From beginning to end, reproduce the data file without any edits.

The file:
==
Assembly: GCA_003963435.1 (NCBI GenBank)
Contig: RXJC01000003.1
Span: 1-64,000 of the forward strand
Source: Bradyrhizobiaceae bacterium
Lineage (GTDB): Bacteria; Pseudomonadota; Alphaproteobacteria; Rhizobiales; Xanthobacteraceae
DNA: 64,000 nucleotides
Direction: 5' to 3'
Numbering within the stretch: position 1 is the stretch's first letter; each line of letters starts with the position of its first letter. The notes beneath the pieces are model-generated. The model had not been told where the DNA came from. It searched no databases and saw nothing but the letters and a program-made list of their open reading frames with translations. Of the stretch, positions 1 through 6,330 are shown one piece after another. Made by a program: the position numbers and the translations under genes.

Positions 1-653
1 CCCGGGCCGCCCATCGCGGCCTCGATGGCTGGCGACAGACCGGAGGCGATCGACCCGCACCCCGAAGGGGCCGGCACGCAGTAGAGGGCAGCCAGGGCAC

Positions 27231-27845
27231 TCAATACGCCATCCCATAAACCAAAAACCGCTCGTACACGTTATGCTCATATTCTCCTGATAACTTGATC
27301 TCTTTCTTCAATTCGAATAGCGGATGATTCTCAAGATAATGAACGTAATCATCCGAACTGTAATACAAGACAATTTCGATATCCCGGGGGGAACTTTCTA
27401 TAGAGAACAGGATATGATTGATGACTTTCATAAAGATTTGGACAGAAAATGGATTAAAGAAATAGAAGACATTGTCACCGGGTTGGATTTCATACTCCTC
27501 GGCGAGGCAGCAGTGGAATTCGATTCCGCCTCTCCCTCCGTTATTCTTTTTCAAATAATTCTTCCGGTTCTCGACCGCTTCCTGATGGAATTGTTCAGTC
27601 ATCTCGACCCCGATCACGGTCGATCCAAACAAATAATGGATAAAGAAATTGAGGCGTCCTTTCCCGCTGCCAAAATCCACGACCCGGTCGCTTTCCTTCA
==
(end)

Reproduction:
Assembly: GCA_003963435.1 (NCBI GenBank)
Contig: RXJC01000003.1
Span: 1-64,000 of the forward strand
Source: Bradyrhizobiaceae bacterium
Lineage (GTDB): Bacteria; Pseudomonadota; Alphaproteobacteria; Rhizobiales; Xanthobacteraceae
DNA: 64,000 nucleotides
Direction: 5' to 3'
Numbering within the stretch: position 1 is the stretch's first letter; each line of letters starts with the position of its first letter. The notes beneath the pieces are model-generated. The model had not been told where the DNA came from. It searched no databases and saw nothing but the letters and a program-made list of their open reading frames with translations. Of the stretch, positions 1 through 6,330 are shown one piece after another. Made by a program: the position numbers and the translations under genes.

Positions 1-653
1 CCCGGGCCGCCCATCGCGGCCTCGATGGCTGGCGACAGACCGGAGGCGATCGACCCGCACCCCGAAGGGGCCGGCACGCAGTAGAGGGCAGCCAGGGCAC

Positions 27231-27845
27231 TCAATACGCCATCCCATAAACCAAAAACCGCTCGTACACGTTATGCTCATATTCTCCTGATAACTTGATC
27301 TCTTTCTTCAATTCGAATAGCGGATGATTCTCAAGATAATGAACGTAATCATCCGAACTGTAATACAAGACAATTTCGATATCCCGGGGGGAACTTTCTA
27401 TAGAGAACAGGATATGATTGATGACTTTCATAAAGATTTGGACAGAAAATGGATTAAAGAAATAGAAGACATTGTCACCGGGTTGGATTTCATACTCCTC
27501 GGCGAGGCAGCAGTGGAATTCGATTCCGCCTCTCCCTCCGTTATTCTTTTTCAAATAATTCTTCCGGTTCTCGACCGCTTCCTGATGGAATTGTTCAGTC
27601 ATCTCGACCCCGATCACGGTCGATCCAAACAAATAATGGATAAAGAAATTGAGGCGTCCTTTCCCGCTGCCAAAATCCACGACCCGGTCGCTTTCCTTCA